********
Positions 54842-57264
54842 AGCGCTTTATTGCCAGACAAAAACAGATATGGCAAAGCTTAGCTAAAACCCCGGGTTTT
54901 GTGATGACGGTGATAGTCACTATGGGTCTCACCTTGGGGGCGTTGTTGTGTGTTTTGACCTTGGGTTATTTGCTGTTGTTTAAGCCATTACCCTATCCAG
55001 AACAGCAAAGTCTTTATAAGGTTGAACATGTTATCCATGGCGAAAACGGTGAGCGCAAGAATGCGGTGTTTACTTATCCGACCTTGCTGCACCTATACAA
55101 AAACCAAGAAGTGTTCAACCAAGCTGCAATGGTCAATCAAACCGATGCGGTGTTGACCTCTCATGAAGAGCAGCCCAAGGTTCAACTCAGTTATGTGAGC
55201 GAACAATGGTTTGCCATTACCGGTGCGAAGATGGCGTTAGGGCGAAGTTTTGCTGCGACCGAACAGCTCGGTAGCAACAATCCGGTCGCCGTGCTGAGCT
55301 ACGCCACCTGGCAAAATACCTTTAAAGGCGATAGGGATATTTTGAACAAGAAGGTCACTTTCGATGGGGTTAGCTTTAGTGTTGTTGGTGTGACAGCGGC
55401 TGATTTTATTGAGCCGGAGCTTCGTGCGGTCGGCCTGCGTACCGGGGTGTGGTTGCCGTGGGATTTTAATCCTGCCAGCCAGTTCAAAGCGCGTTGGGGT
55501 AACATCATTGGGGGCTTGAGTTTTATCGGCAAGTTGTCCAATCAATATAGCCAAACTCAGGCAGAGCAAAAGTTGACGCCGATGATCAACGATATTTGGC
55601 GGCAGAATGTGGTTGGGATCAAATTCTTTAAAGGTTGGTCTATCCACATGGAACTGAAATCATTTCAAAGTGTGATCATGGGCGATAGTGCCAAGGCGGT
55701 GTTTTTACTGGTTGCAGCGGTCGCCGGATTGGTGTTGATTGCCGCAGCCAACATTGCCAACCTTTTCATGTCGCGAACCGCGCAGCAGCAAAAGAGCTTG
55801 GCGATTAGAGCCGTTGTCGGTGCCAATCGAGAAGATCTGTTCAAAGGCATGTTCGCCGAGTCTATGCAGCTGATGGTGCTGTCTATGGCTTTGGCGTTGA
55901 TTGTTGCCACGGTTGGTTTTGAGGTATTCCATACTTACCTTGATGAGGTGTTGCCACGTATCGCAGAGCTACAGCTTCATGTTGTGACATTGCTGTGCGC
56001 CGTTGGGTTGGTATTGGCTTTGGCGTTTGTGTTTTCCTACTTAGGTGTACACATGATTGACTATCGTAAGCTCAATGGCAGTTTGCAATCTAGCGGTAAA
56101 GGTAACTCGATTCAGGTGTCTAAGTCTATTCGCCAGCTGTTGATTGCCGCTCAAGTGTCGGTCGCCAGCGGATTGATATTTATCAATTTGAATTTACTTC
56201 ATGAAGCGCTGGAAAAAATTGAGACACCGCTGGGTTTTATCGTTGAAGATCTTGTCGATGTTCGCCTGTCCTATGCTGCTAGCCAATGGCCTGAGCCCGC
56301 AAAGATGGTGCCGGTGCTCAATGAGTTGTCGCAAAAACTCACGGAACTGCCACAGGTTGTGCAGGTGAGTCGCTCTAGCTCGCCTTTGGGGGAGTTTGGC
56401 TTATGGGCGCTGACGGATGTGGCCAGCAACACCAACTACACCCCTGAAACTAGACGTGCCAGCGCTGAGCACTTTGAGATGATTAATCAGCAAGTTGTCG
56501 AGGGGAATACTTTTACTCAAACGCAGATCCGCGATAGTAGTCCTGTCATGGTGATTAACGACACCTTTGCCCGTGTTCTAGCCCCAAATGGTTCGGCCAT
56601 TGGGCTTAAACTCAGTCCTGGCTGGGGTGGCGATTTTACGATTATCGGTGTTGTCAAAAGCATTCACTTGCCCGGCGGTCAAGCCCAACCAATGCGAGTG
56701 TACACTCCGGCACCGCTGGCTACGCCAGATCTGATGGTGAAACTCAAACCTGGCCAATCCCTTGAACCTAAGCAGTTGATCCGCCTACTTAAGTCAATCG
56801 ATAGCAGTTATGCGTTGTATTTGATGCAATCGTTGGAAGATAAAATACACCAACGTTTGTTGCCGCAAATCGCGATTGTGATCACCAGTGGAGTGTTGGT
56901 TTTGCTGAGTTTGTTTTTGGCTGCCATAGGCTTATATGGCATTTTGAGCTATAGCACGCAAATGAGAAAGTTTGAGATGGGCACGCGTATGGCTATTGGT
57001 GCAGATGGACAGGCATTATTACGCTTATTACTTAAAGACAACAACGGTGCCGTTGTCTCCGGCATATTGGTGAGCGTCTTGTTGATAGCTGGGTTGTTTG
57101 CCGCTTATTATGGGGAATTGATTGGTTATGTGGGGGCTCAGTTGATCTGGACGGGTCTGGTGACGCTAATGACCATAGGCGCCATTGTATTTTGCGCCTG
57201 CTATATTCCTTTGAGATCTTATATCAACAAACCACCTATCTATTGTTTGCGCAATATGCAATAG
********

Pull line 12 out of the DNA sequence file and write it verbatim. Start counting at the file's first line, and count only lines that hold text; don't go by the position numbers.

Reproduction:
55801 GCGATTAGAGCCGTTGTCGGTGCCAATCGAGAAGATCTGTTCAAAGGCATGTTCGCCGAGTCTATGCAGCTGATGGTGCTGTCTATGGCTTTGGCGTTGA